Page 11: Guidelines for Canadian Drinking Water Quality: Guideline Technical Document – Selenium
Part II. Science and Technical Considerations (continued)
Selenium has been classified by the International Agency for Research on Cancer in Group 3: not classifiable as to its carcinogenicity to humans (IARC, 1975). The vast majority of epidemiological and animal studies do not demonstrate an increase in cancer incidence following a wide range of chronic exposures to selenium via food or supplements; a protective effect has even been suggested (Harr et al., 1967; Klein et al., 2003; Longtin, 2003; WHO, 2011; Ferguson et al., 2012).
Selenium is an essential nutrient and a component of several proteins and enzymes in the body that are known to play important roles, including regulation of thyroid hormones and antioxidant defences (Institute of Medicine, 2000; Otten et al., 2006). A deficiency in selenium may lead to chronic diseases such as Keshan disease (characterized by cardiomyopathy) and Kashin-Beck disease (characterized by rheumatism) (Yang, 1984) and may also be associated with a form of cretinism related to hypothyroidism (Spallholz, 2001; WHO and FAO, 2004; Xia et al., 2005). In order to protect the Canadian population from the aforementioned diseases, Health Canada adopted the RDA for selenium established by the Institute of Medicine (2000). These recommended daily intakes vary between 15 and 55 µg of selenium per day, depending on the age group. Selenium deficiency is not likely to be a concern in Canada, as the estimates from the Canadian TDS (2005-2011) show that the Canadian population meets the Institute of Medicine's recommended daily intake from food, which represents the main source of selenium.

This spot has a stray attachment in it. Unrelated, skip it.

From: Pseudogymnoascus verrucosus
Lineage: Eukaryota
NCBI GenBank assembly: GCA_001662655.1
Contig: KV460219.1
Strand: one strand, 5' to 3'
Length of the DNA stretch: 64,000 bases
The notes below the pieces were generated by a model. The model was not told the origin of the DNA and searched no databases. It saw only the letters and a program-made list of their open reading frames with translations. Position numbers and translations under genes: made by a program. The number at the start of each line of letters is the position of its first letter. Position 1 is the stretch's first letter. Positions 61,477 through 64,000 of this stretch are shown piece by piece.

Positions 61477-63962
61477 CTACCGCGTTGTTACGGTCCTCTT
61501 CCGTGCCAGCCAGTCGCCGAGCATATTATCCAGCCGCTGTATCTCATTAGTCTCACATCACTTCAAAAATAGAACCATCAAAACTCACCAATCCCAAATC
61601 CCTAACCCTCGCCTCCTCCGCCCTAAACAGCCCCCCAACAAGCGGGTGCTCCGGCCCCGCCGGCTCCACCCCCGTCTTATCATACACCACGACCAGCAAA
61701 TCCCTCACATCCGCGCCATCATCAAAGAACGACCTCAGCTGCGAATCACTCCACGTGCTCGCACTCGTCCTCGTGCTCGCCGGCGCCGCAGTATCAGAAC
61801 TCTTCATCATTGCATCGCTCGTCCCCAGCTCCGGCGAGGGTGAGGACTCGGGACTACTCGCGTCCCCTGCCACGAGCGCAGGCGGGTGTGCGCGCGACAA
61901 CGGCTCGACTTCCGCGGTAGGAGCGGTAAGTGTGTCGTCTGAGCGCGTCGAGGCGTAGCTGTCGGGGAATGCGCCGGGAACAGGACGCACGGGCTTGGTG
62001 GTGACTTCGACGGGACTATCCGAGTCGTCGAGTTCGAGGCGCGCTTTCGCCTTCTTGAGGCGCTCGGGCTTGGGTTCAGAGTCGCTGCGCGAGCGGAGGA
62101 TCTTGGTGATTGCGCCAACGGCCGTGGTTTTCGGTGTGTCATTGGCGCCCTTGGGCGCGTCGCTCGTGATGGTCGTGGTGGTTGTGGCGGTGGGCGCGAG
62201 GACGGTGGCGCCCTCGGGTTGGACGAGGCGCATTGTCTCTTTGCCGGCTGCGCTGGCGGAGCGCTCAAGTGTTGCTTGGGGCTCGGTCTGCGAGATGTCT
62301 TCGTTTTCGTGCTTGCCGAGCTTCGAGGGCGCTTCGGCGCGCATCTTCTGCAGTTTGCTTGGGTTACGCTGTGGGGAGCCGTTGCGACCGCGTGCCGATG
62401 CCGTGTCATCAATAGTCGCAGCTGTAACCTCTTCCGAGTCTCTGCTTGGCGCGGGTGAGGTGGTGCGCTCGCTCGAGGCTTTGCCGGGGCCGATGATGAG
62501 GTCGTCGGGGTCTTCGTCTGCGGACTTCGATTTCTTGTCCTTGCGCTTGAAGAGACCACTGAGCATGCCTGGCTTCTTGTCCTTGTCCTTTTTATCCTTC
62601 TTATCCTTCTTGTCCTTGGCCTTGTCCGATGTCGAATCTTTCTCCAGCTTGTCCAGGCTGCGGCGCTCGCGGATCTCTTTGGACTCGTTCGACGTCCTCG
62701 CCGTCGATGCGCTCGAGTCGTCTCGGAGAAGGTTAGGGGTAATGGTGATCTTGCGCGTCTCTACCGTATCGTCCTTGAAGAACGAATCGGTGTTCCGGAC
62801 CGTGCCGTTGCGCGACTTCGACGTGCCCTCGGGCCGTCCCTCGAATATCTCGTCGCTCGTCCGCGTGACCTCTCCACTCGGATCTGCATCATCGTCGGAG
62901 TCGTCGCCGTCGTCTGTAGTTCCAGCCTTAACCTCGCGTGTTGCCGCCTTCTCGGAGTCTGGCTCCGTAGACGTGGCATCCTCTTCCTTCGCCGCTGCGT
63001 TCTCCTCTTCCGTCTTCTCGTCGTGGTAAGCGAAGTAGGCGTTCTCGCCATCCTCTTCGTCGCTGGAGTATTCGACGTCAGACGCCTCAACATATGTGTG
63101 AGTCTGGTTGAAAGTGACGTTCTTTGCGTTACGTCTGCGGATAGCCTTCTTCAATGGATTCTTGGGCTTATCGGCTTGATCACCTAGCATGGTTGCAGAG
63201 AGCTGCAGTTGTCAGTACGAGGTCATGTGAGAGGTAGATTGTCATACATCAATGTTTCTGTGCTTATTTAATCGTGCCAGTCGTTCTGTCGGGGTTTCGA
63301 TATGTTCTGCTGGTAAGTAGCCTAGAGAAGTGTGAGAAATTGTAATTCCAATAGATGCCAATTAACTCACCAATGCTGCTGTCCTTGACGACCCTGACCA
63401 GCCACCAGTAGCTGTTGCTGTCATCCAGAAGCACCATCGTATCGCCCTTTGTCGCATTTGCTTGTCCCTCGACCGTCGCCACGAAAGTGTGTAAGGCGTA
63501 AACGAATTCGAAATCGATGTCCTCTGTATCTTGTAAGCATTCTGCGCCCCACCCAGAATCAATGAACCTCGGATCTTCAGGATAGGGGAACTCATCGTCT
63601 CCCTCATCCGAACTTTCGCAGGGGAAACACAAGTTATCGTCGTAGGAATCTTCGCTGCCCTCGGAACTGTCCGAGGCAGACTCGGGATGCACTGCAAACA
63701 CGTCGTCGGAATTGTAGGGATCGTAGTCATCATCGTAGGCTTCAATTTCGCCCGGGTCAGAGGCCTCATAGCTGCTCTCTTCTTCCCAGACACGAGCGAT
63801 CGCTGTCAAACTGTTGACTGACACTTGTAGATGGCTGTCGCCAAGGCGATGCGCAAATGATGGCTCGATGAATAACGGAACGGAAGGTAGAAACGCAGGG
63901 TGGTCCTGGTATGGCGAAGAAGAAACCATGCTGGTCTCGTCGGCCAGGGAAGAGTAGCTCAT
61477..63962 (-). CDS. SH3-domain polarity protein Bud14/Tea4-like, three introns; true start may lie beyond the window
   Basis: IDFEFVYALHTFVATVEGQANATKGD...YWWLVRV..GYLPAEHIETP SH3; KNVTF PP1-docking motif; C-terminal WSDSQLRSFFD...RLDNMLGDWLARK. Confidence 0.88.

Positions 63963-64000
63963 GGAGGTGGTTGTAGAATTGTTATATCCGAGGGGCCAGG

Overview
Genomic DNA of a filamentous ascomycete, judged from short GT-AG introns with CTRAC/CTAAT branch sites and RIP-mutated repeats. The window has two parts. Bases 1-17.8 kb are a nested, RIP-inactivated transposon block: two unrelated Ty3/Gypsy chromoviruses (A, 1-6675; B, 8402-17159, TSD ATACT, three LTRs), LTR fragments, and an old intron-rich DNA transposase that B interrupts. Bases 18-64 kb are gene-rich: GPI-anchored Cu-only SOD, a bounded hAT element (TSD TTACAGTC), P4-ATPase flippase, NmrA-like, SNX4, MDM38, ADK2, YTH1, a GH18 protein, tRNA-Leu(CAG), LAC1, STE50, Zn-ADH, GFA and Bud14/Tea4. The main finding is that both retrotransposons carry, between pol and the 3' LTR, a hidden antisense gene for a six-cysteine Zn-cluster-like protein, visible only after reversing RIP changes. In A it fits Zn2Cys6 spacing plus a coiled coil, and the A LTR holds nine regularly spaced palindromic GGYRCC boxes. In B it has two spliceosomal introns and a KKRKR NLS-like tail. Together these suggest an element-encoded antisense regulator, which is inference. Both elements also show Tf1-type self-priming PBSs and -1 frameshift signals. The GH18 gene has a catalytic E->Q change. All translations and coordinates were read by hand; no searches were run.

Selenium toxicity generally occurs when exposure levels are much higher than the recommended daily intakes. Selenosis symptoms resulting from chronic exposure to high levels of selenium are characterized by hair loss, nail anomalies or loss, skin anomalies, garlic odour of the breath, tooth decay and, more severely, disturbances of the nervous system.